Sneaking Past the Fashion Police
Sen. Evan Bayh is known for a low-key, preppy style that blends effortlessly into the marble halls of the Capitol. Sooo ... what's with the ugly white sneakers?
"I get the feeling I could balance the budget or solve the health-care crisis, and people would still be more interested in my shoes," he told us with a sigh. "I'm definitely more on the traditional side of the sartorial scale."
The Indiana Democrat, 53, has been walking around Washington with clunky athletic shoes for the past few weeks due to a chronic case of plantar fasciitis, a condition that causes severe heel pain. His podiatrist told him to stay off his feet this summer, but Bayh kept reinjuring himself. "I was not a good patient." So his doctor laid down the law: sneakers with arch supports.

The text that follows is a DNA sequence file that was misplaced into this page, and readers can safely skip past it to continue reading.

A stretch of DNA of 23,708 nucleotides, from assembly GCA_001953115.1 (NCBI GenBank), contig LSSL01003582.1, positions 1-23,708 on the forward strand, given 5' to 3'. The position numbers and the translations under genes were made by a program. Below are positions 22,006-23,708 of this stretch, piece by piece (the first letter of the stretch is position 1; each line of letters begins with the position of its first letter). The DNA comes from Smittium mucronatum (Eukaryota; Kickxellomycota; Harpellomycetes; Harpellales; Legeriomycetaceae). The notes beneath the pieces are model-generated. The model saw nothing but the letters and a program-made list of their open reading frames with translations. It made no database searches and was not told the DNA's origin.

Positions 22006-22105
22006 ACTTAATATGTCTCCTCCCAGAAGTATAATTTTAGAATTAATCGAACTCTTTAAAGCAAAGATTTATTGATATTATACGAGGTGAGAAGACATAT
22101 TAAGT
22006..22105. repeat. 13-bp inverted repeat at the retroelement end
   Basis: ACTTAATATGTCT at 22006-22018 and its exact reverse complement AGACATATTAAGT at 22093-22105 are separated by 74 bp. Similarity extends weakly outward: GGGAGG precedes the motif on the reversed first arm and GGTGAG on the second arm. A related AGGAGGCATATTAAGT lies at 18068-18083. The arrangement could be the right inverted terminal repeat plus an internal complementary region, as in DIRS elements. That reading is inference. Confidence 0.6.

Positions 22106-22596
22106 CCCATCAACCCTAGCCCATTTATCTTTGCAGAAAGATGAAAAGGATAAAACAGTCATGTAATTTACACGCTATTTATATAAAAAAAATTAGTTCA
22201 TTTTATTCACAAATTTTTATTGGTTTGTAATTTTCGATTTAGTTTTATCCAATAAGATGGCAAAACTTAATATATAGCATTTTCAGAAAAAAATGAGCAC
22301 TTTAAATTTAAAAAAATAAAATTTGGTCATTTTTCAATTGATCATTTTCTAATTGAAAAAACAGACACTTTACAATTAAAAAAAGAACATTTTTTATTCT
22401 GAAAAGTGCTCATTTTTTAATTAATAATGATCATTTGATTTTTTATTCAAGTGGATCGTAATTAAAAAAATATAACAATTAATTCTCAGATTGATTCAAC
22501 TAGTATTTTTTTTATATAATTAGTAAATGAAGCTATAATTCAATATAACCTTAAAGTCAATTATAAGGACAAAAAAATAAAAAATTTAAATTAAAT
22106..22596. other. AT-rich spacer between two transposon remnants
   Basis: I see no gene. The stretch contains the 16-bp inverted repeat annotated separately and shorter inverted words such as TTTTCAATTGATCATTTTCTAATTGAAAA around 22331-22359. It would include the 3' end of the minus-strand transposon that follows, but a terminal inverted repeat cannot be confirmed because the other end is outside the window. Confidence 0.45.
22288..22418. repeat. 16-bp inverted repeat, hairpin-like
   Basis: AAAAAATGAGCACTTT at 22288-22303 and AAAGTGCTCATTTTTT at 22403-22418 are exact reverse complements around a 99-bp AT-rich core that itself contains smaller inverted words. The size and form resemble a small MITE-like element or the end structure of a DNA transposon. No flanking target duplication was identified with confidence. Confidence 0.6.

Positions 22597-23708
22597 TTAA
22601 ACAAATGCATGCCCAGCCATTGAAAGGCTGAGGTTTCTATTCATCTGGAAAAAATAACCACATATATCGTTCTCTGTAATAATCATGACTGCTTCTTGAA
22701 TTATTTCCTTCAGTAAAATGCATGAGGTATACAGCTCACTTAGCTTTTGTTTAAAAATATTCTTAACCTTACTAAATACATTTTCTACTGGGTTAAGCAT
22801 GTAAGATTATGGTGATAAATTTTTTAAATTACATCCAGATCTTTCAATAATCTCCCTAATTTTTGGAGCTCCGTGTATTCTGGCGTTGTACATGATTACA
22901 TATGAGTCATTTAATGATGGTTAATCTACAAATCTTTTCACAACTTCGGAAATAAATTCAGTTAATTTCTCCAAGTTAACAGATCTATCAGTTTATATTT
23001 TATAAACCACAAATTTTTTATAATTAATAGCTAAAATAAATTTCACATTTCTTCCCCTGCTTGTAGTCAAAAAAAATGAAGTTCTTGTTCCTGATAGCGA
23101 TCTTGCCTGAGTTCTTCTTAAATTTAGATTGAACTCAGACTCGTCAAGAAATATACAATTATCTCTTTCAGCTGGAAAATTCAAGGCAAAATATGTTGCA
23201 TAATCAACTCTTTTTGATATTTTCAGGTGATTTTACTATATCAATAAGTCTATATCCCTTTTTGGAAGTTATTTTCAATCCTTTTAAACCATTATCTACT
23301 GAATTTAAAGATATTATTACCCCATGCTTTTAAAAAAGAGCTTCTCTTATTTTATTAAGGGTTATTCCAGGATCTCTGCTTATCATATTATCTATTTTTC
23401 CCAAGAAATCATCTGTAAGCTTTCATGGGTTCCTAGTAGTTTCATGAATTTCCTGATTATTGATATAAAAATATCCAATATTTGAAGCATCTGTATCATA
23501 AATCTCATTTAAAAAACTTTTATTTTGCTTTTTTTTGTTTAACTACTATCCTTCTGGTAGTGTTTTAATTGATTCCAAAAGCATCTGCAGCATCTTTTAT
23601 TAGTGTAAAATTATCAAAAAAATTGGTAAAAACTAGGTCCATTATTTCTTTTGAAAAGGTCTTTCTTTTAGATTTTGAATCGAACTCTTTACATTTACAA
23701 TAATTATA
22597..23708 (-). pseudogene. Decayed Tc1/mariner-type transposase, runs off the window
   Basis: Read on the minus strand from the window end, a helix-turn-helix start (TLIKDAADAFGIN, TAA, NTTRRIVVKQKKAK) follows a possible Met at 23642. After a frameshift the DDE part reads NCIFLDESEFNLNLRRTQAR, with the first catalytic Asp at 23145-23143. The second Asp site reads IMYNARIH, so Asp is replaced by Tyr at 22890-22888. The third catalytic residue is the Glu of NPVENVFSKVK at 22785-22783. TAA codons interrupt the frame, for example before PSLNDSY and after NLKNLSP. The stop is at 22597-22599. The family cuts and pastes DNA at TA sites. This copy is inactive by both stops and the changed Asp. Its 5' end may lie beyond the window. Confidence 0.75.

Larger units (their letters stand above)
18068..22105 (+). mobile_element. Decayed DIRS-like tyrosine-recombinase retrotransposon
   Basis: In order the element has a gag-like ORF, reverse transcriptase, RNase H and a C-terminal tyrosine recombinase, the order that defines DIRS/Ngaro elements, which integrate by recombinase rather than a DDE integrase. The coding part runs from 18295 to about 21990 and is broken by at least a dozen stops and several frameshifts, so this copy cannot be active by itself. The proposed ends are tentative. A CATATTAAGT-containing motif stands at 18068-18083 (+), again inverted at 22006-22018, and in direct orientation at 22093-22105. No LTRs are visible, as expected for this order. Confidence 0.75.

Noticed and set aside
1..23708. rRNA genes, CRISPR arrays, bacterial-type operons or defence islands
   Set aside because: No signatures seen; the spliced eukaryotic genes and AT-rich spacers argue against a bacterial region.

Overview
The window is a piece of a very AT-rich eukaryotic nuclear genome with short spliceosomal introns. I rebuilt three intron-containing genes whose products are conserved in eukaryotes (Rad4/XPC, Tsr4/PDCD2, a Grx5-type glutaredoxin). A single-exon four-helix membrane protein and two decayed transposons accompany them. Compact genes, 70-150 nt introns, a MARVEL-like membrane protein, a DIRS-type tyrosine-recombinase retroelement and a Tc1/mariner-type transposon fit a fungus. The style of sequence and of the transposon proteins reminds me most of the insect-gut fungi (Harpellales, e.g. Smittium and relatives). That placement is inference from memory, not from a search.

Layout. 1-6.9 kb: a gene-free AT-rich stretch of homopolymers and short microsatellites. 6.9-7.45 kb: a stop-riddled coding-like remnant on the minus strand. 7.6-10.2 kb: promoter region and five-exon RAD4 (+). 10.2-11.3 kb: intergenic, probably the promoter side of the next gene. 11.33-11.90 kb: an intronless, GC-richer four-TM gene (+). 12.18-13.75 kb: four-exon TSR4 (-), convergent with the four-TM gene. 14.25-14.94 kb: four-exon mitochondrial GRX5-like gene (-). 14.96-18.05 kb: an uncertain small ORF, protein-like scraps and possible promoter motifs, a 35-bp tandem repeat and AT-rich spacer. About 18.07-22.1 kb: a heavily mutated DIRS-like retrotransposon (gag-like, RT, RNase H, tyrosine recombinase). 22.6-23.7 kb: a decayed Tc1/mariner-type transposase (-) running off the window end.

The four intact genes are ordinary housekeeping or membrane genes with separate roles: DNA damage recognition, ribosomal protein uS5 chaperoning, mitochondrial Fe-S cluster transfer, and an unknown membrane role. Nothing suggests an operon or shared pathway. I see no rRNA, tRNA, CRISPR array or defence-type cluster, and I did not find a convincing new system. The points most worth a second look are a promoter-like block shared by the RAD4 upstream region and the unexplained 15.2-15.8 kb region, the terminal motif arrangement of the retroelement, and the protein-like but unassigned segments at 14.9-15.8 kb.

Which caused a problem in the august Senate chamber, which has an unspoken yet seriously monitored dress code: Male senators must wear a jacket, tie, slacks (no jeans) and suitable footwear. A doorkeeper actually stopped Bayh from entering one day in his sneakers. To wear them onto the floor, he told us, he had to get two doctors' letters -- one from the Senate physician, one from his podiatrist -- to submit to Lula Davis, the Senate's majority secretary and unofficial fashion police chief.
Davis explained to us that "the tennis shoes were not appropriate." (What about flip-flops? "Are you kidding me?" she said.)
There are other walking-wounded senators wearing less-than-formal footwear, but they slipped past the gatekeepers by choosing kicks less sporty-looking than Bayh's. (Ted Stevens was notorious for his super-thick soles.)
Bayh said he hopes to be back in dress shoes in a week or two. His wife, figuring it could be much longer, is already shopping for sneakers in a nice shade of black.
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